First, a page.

Tuesday, 2 September 2008

Heirloom tomato fritters (Ντόπιες ντομάτες - Ντοματοκεφτέδες)

Andrew from Very Good Taste lists 100 food items that he thinks “every good omnivore should have tried at least once in their life.” I'm not really a fan of memes (although I love themes), but I did find Lulu's and Kat's comments interesting on which food they have tried, and which they would never try. Andrew explains how he made up the list, which has proved immensely popular amongst food-bloggers. It is a challenge to find most of the listed food items in my area: for instance, crocodile, scotch bonnet pepper and fugu would have to be imported, and I doubt that there would be a huge market for them anyway. Some of the items on the list are simply too expensive for most people's pockets: I don't drink whisky, which is widely available all over the world, so I don't think I'll be dying to taste malt whisky from a bottle worth £60/$120 or more, which is on the list.

With a little artistic licence, most of the items on Andrew's list can be replaced by another local food item, in my case, Hania, of course; in other words, the same list can be made up with food items found in a different form in other parts of the world. Andrew freely admits that his ilist contains more curry and alcohol than necessary because of his origins (he's English), making the list non-definitive. Some of the items on the list are actually cooked meals, which can also be made at home using local ingredients and a good recipe, for example huevos rancheros and borscht.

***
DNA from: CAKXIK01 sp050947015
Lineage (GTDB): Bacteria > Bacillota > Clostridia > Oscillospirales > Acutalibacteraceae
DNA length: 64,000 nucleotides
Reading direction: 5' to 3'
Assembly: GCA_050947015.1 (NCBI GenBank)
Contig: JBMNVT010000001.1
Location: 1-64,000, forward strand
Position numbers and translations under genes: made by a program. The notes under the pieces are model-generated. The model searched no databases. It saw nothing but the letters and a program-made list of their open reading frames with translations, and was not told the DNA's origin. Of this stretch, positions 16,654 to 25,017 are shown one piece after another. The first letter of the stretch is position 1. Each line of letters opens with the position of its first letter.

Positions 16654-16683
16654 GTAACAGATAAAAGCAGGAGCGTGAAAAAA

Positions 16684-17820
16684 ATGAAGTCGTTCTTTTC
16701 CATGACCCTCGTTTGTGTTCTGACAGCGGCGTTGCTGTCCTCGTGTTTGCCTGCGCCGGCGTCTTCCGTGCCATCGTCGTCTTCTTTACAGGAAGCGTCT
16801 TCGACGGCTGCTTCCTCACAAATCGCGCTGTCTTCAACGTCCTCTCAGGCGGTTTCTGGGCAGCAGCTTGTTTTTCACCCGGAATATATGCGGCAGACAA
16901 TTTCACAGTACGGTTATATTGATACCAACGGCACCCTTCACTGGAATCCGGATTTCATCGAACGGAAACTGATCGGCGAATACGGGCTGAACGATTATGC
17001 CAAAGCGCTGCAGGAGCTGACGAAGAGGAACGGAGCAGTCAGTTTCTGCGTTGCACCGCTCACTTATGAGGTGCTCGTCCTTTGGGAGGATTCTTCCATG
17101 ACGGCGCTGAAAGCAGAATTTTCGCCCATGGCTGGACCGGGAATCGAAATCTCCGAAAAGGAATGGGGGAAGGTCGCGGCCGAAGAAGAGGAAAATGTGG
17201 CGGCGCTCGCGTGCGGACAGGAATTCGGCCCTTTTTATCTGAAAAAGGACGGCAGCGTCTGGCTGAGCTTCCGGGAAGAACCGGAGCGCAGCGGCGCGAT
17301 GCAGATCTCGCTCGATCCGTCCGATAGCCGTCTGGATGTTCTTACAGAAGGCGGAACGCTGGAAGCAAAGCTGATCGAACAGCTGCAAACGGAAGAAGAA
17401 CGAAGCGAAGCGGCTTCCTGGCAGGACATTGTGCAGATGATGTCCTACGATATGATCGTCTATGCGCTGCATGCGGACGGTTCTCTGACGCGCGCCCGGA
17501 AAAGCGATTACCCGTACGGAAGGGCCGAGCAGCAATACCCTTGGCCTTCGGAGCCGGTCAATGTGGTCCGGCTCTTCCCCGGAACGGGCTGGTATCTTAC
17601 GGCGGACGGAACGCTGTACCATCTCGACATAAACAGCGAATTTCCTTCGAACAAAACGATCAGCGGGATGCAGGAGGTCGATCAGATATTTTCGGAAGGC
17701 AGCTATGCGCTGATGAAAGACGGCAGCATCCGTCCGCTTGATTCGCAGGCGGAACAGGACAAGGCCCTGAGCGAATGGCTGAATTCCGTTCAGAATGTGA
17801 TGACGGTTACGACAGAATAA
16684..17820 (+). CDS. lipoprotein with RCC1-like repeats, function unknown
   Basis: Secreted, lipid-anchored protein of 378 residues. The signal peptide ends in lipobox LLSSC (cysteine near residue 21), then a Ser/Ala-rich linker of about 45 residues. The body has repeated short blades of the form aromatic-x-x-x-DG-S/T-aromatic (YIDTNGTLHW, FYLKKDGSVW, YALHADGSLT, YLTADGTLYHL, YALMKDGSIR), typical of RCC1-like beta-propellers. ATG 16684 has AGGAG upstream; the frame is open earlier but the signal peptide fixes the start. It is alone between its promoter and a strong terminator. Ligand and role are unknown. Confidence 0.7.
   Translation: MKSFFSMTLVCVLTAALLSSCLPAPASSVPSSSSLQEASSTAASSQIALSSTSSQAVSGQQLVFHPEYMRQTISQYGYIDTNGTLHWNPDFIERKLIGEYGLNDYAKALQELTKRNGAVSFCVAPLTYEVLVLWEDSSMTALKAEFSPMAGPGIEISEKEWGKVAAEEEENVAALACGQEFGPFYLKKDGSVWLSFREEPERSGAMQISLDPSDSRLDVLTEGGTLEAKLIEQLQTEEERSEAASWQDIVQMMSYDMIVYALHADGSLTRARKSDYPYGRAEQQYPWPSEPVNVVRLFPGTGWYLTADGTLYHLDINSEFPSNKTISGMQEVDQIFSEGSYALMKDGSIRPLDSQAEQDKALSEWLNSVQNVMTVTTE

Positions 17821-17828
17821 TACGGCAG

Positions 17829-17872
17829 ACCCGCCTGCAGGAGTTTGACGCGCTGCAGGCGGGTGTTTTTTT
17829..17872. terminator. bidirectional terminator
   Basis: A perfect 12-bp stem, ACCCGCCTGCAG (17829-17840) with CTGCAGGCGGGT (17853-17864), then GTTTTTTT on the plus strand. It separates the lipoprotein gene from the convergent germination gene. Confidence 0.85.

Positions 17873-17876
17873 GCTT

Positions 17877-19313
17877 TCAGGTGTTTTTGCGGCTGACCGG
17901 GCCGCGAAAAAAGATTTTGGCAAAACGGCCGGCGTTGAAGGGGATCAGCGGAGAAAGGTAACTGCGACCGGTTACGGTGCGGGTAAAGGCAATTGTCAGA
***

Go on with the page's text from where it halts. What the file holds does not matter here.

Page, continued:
One of the items on Andrew's list was heirloom tomatoes. Here's what one of the local varieties of non-hybrid tomato grown locally in Hania (in our garden) looks like.

heirloom tomatoes hania chaniaheirloom tomato hania chania

We were given the seeds for this tomato from a neighbour who has been growing these tomatos for many years, and always collects seed from his previous crop before it dries up at the end of summer. This tomato has a pear shape, and is usually quite green near the narrow part where the stem is attached, even when fully ripened. For this reason, I usually slice off that little bit and discard it before using them in salads and all manner of tomato sauces. They tend to be softer than regular hybrid tomatoes, which is why I prefer to pick them when they are small. They smell heavenly, a sure sign that they are an old local variety of tomato. Another disadvantage of their appearance is that, as they grow larger on the tree, they create dark grooves on their skin, starting from the stem part. That's just the way they were born; we don't like many things about our own appearance, and we don't have the power to change that, either. It is mainly for this reason that I use these tomato in sauces and salsas, while we grow other varieties that are preferable in a salad.

heirloom tomato hania chania

Tomato fritters can be made with eggs or cheese or both, or completely vegan, which is what I prefer of my fritters. They are also a perfect dish for using our variety of heirloom tomato, and Nancy has an excellent recipe for lenten tomato fritters (tomatokeftedes, in Greek) on her website.

tomato fritters

I served these fabulous fritters when I invited some friends over for dinner. As I love to show off my garden produce in cooked form, I made snail stew, vegetarian lasagne, baba ganoush and kalitsounia (Cretan pasties) with vlita (amaranth) to serve with them, coupled with walnut pie (karidopita) for dessert. It was a truly grand feast!

This is my entry for Kalyn's Weekend Herb Blogging hosted this week by Ulrike from Kuchenlatein.

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